The effects of mobile phones on driving performance are well known, and resemble those of alcohol: increased reaction time, braking distance and risk of collision. This reality applies to everyone.
Or almost. The truth is that this rule is 97.5 per cent of drivers. For the remaining 2.5 percent, or one in 40, the mobile phone has no negative effect on driving performance. These whizzes with telephone line are called superconductors, and thwart all the predictions of cognitive models of attention while driving.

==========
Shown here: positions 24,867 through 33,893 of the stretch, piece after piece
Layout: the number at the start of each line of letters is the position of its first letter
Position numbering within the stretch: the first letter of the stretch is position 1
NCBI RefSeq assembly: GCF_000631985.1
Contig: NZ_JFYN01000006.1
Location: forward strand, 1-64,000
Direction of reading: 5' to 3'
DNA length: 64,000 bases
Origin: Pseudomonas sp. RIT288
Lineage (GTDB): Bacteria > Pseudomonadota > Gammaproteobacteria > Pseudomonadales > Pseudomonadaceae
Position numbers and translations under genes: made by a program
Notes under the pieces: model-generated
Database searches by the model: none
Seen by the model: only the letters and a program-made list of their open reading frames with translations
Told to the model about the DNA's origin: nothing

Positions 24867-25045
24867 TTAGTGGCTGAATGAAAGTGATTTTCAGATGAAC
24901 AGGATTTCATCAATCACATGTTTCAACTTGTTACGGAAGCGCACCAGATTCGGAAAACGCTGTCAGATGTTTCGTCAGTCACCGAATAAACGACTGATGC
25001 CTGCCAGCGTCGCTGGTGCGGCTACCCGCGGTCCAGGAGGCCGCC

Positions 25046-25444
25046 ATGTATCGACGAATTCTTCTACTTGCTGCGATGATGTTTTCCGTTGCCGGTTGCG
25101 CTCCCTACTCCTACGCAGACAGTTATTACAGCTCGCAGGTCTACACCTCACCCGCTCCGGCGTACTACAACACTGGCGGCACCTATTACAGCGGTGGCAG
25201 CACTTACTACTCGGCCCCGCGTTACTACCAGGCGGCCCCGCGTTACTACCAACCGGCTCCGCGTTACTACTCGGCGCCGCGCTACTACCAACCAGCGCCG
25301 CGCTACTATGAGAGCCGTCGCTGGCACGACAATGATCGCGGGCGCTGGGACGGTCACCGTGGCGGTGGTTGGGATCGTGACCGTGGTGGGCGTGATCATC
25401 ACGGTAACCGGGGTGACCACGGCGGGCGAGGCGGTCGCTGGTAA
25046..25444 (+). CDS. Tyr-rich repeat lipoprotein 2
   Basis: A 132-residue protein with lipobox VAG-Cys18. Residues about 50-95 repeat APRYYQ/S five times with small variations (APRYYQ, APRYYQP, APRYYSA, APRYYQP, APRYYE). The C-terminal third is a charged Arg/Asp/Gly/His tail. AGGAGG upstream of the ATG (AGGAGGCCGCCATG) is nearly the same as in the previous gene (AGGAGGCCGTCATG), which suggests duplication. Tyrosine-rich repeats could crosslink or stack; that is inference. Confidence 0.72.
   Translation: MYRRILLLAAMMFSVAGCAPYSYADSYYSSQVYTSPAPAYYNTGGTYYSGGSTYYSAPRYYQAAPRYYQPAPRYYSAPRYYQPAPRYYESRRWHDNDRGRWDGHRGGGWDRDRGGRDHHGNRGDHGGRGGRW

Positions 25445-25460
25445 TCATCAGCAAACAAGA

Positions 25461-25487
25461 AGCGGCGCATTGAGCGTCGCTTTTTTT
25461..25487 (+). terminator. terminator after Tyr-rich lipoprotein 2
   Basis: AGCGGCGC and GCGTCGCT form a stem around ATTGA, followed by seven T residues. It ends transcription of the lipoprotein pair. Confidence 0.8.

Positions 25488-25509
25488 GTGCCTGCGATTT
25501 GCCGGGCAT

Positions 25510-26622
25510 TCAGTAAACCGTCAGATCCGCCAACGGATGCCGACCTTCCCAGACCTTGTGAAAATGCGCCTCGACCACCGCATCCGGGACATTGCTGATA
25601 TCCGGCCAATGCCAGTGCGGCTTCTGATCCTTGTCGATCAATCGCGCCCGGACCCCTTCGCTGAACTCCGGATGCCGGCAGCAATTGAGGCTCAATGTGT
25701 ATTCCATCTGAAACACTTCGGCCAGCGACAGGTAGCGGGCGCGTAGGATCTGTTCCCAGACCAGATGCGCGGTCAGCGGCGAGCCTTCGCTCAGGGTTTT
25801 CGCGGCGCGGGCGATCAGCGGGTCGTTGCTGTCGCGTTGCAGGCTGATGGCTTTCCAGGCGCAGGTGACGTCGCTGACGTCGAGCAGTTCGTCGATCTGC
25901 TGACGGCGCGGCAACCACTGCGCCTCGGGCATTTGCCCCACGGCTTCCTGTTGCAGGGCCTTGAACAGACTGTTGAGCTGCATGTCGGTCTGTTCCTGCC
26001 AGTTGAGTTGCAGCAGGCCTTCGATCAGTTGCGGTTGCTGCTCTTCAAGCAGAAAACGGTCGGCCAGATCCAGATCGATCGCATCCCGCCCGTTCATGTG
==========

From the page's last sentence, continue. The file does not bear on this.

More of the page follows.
At the University of Utah, Jason Watson and David Strayer placed volunteers in a driving simulator and measured their reaction times and braking distances with or without a telephone conversation. They then noticed that very few drivers fared as well with a phone than without. Normally, we consider that the brain can only focus on one task at a time, because the conscious processing of information involves an area called the prefrontal cortex, which is a bottleneck of external stimuli. Superconductors are a challenge to psychologists, who now want to further their studies with fighter pilots, among whom we should find more people able both to take instructions via radio and carry out complex operations. Beware, however: the superconductors are rare, and you have the same chance to be part of that fire five times in a row “pile” to a game of heads or tails.